Talking with your client


One of the difficulties members sometimes experience when developing a site for clients is that the client unexpectedly requires major changes to the almost completed site just before the site is due to be released.

In some cases these changes are requested by the client because of misunderstandings regarding content, design, functionality, planning or the complexity of the site. In this article we look at the various aspects that should be discussed by the site developer and the client prior to any work commencing on the website.

This article is not intended to be a fully comprehensive guide, but gives ideas and suggestions from the Joomlabamboo team for the initial planning stage.

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Stage Fright


The first project for a new client always puts me on edge.

Even though I know I have the skills (having done similar work many times before).

I worry on the weekend and wake at night.

I’m still surprised when veteran actors admit stage fright on opening nights (or even every night).

Yet now I appreciate how they feel.

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The power of under promise


We’re dining at Jimbaran Bay (pictured).

A few metres away, roving musicians Take it to the Limit One More Time for enthusiastic backpackers. Lean dogs edge close to tables, but are driven off by restaurant staff.

Ring tones

Suddenly our table is ringed by blue shirts, white teeth and worn instruments.

This is not our thing. Fonnie has no requests and I’m flummoxed – ten years of DJing gone in a second.

The men wait, while my Bintang brain races for a track. Any track. It’s our ten-year wedding anniversary.

I stare at my wife, hoping to unlock some memory. Finally, a name surfaces and I blurt:

‘Every Breath You Take! By ... um ... by ... ummm ... ahhh ... The Police!’

I look at the faces in triumph, but there’s no flicker of recognition.

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A car pulls up: bright, inviting. The clean-cut driver smiles.

He offers a lift – just into town. Nora Jones croons.

It looks safe, but something in you goes click.

‘No, thank you.’

Long road

Having endured the GFC, we may be tempted to take the first ride that comes our way.

But is it in our best interests to do so?

At first blush, gut feelings and cool business decisions seem diametrically opposed.

Until we recall that business revolves around humans – a complex and volatile species.

In the cut-throat world of commerce, could our sixth sense be our most valuable?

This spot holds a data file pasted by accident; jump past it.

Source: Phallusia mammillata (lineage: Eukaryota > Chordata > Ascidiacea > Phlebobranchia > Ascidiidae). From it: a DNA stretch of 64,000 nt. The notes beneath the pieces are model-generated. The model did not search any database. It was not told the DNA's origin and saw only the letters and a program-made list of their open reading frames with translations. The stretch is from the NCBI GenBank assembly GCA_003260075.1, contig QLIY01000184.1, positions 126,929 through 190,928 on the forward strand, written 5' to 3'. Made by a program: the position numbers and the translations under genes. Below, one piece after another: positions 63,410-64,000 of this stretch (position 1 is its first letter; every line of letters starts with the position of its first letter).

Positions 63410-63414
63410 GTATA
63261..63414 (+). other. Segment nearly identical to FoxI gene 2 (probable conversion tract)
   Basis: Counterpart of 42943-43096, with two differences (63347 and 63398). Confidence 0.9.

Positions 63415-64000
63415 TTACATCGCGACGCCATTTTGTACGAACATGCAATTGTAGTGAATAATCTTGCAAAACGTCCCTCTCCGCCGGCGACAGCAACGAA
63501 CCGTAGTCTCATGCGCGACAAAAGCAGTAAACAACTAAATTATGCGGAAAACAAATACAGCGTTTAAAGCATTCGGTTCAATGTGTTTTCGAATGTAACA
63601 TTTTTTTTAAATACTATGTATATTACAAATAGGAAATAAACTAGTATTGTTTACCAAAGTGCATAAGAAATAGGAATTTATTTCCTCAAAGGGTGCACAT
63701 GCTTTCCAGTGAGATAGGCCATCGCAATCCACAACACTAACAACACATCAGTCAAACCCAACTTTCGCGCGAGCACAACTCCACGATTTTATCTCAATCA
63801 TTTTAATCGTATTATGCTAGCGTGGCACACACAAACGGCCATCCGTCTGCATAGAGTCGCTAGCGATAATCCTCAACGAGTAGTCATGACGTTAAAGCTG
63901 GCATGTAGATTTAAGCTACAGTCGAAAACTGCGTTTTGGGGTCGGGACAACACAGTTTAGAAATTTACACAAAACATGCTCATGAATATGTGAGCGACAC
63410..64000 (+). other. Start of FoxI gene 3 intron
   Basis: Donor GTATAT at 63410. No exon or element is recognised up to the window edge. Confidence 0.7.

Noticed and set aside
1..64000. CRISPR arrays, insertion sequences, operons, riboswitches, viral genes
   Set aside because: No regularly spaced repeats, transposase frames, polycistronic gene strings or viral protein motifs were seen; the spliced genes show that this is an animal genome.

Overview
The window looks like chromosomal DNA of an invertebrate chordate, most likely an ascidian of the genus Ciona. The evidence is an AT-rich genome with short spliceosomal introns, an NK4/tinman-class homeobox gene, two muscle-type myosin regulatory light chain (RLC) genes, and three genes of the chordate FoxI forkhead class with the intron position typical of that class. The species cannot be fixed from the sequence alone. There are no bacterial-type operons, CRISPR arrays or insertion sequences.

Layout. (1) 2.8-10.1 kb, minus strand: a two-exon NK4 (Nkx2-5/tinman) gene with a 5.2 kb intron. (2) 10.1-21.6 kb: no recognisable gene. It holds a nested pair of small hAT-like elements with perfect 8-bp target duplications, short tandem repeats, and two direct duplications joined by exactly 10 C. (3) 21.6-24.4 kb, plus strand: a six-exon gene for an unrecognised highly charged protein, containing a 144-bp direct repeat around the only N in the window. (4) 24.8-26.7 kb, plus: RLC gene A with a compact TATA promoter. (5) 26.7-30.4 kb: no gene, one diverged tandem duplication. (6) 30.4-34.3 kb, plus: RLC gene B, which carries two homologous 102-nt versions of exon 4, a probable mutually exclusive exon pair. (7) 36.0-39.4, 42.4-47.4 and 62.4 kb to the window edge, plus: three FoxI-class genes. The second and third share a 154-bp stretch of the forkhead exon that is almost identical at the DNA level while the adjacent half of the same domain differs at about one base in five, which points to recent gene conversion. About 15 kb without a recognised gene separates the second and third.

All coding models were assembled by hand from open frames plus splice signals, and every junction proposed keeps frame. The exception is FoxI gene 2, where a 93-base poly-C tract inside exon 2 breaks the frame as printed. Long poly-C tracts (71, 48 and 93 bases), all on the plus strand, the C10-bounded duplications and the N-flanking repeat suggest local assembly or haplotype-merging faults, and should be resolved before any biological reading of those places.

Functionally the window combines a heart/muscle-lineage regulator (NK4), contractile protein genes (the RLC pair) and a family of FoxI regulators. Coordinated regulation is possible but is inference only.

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Qui Ckon CEO Ver.


[Is this all white for you?

All the letters are there: the caps and spacing didn’t confuse, did they?

As a copywriter, I sometimes get quick once over requests. I wonder if you do too.

The request has three variations:

1. Just give it 15 minutes.

Some clients assess my work by what I keep, not discard.

Thus, if I spend an hour rendering two pages of crud into one perfect paragraph, they see 50 words and think Bargain!

If I were a surgeon, they’d say:

Look at that jar: it’s tiny! Why bill me for operating on my whole body when you only took out that little, bitty gallstone?!


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How personal should a business blog be?

In my view, the more personal the better.

People love reading stories.

People love observing other people.

Give them stories about people and you can’t go wrong!

So, if you’re launching a new pfoofer valve, don’t crap on about its features and benefits.

Tell us about Norm, who nearly blew his head off during your exhaustive testing process (but is now enjoying a full recovery).

Readers will be transfixed.

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So, should you tailor your online content to suit the great unwashed?

Not in my views.

Elitist View

I firmly believe in taking the high road.

Why squabble with starlings, when you can soar with eagles?

Pitch your brand high and your prices will follow.

You’ll have fewer customers, but they’ll be a joy.

Unlike the other crowd.

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5 Twitter Truths


Be yourself.

Genuine humans thrive in Twitter. Fakers, flooders and floggers (though infuriating) do get smacked down in due course. This isn’t obvious to the casual observer, who understandably concludes Twitter is crap.

Yet when you open yourself to a community and reveal true elements of your life and loves, everyone enjoys the exchange.

Being yourself is also easier than maintaining a fake persona. As Mark Twain said: ‘When you tell the truth, you don’t have to remember anything’.

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10 tips for writing on the web


1. Know your audience & speak to them.

Online readers give you far less time to get their attention. If you don’t immediately tell them something interesting and relevant, they’re gone. Cut the waffle and cut to the chase. Or you’ll simply be a traffic sign to your competitor’s better-written site.

2. Use short words, sentences & paragraphs.

Big text blocks are hard to read online, especially if they’re justified (i.e. not left aligned). Use short words in short sentences. Keep your paragraphs under six lines. Read your copy aloud to find and kill every redundant word.

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